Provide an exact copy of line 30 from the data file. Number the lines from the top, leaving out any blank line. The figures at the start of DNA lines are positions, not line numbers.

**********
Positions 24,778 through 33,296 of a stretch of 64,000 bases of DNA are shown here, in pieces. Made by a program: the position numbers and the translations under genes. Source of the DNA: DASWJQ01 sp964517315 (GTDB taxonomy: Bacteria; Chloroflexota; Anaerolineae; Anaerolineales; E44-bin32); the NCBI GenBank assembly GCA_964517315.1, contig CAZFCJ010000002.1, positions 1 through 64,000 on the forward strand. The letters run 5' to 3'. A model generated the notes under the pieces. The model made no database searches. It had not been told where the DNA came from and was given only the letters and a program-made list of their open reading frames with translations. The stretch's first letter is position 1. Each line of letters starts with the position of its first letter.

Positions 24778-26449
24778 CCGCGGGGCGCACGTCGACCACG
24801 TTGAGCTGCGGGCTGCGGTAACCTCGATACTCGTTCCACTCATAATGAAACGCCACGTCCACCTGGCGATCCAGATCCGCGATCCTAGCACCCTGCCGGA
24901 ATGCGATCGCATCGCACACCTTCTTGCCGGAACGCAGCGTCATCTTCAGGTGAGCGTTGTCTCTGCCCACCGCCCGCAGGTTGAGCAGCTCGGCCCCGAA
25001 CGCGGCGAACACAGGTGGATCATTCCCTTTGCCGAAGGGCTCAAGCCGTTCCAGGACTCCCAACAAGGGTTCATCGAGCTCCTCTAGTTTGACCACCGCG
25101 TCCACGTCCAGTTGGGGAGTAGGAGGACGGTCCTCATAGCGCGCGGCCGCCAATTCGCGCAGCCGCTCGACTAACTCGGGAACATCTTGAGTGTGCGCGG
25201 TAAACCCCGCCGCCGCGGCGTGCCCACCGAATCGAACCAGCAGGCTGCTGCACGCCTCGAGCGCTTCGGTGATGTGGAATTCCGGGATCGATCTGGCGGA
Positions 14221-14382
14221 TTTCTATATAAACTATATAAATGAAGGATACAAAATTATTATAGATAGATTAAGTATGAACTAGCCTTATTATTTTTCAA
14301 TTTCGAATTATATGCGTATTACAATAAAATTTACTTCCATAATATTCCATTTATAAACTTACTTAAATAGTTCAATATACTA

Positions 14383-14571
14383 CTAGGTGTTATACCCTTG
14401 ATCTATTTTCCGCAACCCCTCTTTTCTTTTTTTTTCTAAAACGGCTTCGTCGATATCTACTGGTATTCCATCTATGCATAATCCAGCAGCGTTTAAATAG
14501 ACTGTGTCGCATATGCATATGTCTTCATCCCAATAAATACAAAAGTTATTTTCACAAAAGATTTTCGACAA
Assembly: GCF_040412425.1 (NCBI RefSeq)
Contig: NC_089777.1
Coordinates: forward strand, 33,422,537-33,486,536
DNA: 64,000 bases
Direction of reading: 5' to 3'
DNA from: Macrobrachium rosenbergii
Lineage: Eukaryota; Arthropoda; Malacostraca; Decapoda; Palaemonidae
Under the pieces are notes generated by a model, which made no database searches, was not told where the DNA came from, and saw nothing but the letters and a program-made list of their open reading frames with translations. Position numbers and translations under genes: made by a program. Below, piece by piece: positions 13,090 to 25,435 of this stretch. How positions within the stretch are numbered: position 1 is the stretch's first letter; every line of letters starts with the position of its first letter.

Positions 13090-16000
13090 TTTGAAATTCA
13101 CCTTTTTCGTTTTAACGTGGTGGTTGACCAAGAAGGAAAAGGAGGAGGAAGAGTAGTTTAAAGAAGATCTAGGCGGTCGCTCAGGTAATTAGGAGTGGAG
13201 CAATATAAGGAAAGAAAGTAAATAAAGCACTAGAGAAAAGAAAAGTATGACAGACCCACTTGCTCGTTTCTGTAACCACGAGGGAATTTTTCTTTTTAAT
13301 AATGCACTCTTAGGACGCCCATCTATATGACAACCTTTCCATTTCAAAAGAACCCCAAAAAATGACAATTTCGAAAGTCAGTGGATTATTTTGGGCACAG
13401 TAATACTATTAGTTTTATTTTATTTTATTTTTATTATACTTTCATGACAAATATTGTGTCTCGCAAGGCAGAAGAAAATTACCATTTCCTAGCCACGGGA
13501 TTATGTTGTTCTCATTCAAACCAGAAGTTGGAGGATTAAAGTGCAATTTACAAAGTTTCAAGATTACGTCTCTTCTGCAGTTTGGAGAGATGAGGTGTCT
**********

13501 TTATGTTGTTCTCATTCAAACCAGAAGTTGGAGGATTAAAGTGCAATTTACAAAGTTTCAAGATTACGTCTCTTCTGCAGTTTGGAGAGATGAGGTGTCT